Chris, the nurse who worked with us the most, took the time to explain everything that would happen, and to stress that after surgery Kaylene would still be in a tremendous amount of pain. She made it clear that Kaylene would not be flying out that night or the next day, and that she'd be spending the night in the hospital. When she found out I had nowhere to stay, she offered her couch to me. "It's not much," she said, "but it'll do and I'd be happy to have you."
The nurse who assisted with surgery realized how important it was to Kaylene and me that we stay together. She said she'd see if she could arrange for Kaylene to be released and gave me the number to the nearest Travel Lodge (we
So, I knew it was time to feed my guide when he said, and somewhere along here you will buy me some food.
couldn't both sleep on Chris's couch).
The Travel Lodge wasn't needed because another nurse intervened and said she could take us both in no problem, which made everything easier because now there was no problem in letting Kaylene go home. Carol, that nurse and our new lifetime friend, got off at three but came to pick us up when we were realeased many hours later. Her oldest son, CJ's brother, gave up his bedroom, which included our own private bathroom.
While Kaylene rested upstairs, Carol ordered pizza, and I had a lovely time finally relaxing (and breathing again) with her family, and watching the Olympics the way most Brits were doing it --- on T.V. with the rest of the world. Carol and her sons reminded me of my own family, and I am so blessed to have gotten the chance to know them. Within no time, I felt like I've known them my whole life. They are now family, and my own boys are looking forward to one day meeting them.
Carol had to go into work early the next morning, but she arranged for a cab to pick us up in time for Kaylene to
yep...I couldn't refuse a phone booth pose
get her dressing cleaned and to get her official release papers. After Kaylene got her cleaning, Carol stopped by to loan me her cell phone so I could call the airline to arrange our flight home (as I was instructed to do). I shit you not when I say the rep argued with me, stating this wasn't something she could do (even though she could clearly read the notes on my account that stated this was a medical emergency). It took me a while (and I really need to win an award for not losing my temper), but I finally got 'them' to see my side and put us on a flight ('for free'😉 the next day.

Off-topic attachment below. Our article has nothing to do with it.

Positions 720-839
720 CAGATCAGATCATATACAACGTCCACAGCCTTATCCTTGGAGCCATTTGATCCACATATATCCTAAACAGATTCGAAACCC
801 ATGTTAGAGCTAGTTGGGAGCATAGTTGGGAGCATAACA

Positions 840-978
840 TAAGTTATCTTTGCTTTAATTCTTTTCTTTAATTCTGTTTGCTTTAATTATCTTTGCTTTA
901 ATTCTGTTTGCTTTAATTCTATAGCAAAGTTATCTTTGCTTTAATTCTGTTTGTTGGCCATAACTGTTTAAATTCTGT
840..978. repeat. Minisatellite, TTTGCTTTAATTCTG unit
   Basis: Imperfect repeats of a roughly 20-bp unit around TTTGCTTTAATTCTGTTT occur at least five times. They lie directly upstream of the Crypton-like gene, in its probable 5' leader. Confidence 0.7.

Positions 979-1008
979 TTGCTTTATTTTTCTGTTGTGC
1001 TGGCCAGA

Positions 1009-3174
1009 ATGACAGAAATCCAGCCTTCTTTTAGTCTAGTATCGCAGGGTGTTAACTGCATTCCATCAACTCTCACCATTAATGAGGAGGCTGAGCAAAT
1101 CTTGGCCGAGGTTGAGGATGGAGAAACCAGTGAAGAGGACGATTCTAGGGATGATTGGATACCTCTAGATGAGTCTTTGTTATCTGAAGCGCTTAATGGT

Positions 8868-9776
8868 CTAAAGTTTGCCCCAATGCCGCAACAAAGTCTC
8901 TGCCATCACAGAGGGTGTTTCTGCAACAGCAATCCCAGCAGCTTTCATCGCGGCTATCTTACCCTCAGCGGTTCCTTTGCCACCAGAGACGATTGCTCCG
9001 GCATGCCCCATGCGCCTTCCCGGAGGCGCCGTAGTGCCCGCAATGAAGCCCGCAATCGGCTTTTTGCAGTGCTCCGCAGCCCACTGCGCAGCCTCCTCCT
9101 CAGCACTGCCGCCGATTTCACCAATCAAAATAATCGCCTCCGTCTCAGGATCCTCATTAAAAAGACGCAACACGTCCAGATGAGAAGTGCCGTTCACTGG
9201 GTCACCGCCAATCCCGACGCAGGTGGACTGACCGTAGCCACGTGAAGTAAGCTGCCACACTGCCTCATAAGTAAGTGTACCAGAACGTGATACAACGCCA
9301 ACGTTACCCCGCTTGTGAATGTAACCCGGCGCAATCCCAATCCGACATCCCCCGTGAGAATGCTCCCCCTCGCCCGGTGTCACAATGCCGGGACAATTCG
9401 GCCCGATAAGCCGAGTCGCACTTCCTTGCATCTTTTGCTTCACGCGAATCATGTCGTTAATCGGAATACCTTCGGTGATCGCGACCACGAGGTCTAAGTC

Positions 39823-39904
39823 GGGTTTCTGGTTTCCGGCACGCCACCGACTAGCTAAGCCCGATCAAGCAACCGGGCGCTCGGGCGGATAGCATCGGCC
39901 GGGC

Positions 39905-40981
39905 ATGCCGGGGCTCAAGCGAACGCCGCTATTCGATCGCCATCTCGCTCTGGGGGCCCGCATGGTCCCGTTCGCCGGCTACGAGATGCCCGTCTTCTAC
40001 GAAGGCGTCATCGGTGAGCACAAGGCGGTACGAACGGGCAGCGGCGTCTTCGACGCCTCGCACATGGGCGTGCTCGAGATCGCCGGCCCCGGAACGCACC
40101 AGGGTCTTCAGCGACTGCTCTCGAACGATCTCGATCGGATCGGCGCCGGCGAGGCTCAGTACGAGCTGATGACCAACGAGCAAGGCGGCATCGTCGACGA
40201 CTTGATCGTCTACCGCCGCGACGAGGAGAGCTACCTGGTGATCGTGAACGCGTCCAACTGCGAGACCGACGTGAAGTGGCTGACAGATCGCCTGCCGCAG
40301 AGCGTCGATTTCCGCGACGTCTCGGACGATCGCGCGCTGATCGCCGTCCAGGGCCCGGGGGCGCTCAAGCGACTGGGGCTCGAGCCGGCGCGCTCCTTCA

This meant I had an entire day and night to just be in London, while Kaylene slept. I totally planned on getting a hotel for the night, but Carol wouldn't have it and took us in another night (which sounded way more fun to me than a Travel Lodge anyway). She then asked CJ if he'd be okay with taking me on a walking tour of some of London's highlights, and, well, you've already read that part. Kaylene slept, and I had
not the best pic, but you get the idea
a blast with CJ. Later on in the evening, Kaylene came downstairs (a sign that she's feeling better!) and we all ate Chinese food (which tastes a little different than American Chinese food, but it's still good) while watching the Olympics.
The next morning, Carol brought us to the clinic early (before they opened for patients) so that another nurse could change Kaylene's dressing (it needed changing every 24 hours). Can any of you imagine a clinic letting you in early just so you could get to your flight on time? I'm sure there are other doctors and nurses who are this kind, but this is the first time I've ever had strangers work so hard just to help me (or, more importantly, my child) out. Then Carol drove us to the airport, and the rest of the trip went without a hitch.
I apologize for writing such a long post, and I hope I didn't bore you with our story, but I do hope my words have shown how much an act of kindness can go. If there's just one theme throughout my time as a traveler, it is that the more people I meet the more
just a quick glimpse of what we saw
I truly realize how similar we all are. We all just want to be heard, loved and accepted --- and we just can't do that by ourselves, can we?
I've promised a place in my home for Carol's family any time (and of course that invitation stands for all of the Day Care staff), any where (who knows where I'll move to next). Her sons Jamil and CJ are now my sons too. Jamil was looking up things to do in Phoenix our last night there (so I guess we'll be checking out new things in our own city) and CJ assured me he WILL take up my offer. "Except, I doubt you'll recognize me when I come," he said, "because I'll be even more handsome by then!"
p.s. I'll post Ireland pics next weekend. my students come back tomorrow, so I'm a little swamped, but I promise pics and captions WILL make it online.